HomeBusiness DigestOutdated Companies Act needs to be reformed

Outdated Companies Act needs to be reformed

THE outdated Companies Act came under the spotlight at last week’s KPMG second audit committee forum meeting on Thursday last week.

Staff Writer.

Various speakers expressed concern over the flaws in the Act, which has failed to curb corruption.

Philippa Philips of Philips Law and a technical consultant for the review of the Companies Act gave an update on the status of the Companies Bill to amend the Companies Act as well as key changes to the companies legislation.
She also participated in the panel discussion on the same issue and garnered participants’ interest when she spoke of the issue of board renewals and promotion of gender and age diversity of current boards in the country which sometimes appeared as what she called “old boys clubs”.

Renowned lawyer and one of the key individuals behind the National Code on Corporate Governance (ZimCode), Canaan Dube, contributed on how the Bill should incorporate elements of corporate governance.

Dube, who is also Delta Corporation chairman, responded to participants’ questions on the level of compensation for non-executive board members, highlighting that good skills at that level would need to be compensated appropriately for the best value.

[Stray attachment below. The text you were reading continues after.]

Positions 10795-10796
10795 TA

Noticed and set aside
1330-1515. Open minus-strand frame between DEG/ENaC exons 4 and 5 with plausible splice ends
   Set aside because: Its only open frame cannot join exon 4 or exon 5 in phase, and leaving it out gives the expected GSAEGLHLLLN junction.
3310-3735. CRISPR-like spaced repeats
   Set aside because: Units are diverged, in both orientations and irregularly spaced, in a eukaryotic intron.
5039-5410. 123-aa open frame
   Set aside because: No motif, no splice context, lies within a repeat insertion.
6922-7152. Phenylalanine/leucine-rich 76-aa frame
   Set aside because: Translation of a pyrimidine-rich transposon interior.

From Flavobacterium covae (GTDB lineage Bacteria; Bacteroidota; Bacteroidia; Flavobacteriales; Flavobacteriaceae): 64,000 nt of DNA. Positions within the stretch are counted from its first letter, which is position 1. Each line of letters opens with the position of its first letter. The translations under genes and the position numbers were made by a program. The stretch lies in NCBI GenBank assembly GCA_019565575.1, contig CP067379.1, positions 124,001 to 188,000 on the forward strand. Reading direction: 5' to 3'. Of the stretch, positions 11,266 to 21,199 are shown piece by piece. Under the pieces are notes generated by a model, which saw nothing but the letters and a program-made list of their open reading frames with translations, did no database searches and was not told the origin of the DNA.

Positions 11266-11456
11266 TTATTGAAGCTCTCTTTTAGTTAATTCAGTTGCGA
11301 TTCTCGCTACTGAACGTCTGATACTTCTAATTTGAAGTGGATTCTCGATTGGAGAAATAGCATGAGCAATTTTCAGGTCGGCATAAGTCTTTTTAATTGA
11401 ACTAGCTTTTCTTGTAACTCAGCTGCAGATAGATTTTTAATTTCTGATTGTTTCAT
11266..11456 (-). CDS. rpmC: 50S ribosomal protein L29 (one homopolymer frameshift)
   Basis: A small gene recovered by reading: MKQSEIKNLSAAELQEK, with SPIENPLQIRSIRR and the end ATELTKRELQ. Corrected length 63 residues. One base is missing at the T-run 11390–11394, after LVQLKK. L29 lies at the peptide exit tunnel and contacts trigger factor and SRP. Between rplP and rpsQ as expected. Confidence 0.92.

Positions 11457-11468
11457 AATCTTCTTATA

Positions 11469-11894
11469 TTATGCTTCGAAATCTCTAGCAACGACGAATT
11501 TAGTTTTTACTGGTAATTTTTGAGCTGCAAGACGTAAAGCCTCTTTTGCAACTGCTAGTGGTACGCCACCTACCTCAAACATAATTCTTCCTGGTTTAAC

Standard Chartered Bank Zimbabwe Ltd legal counsel and secretary to the legal committee of the Bankers Association of Zimbabwe Nqobile Munzara commented on how the current Bill needed to work hand-in-hand with various legislation in the financial services sector to ensure harmony.

Zimbabwe Investment Authority chairman Nigel Chanakira clarified how certain provisions of the Bill had been specifically included to improve the ease of doing business in Zimbabwe.

Under the current Companies Act, over 600 000 companies were registered in some cases with no proof of residence of the directors. Due to such flaws in the current regulation, it was noted that too many fraudulent activities had occurred that otherwise could have been prevented by robust legislation.

The audit committee forums aim to provide audit committee and board members with practical insights, resources and peer-exchange opportunities focused on strengthening oversight over financial reporting and audit quality and corporate governance as well as how to address the array of challenges facing boards of businesses today.

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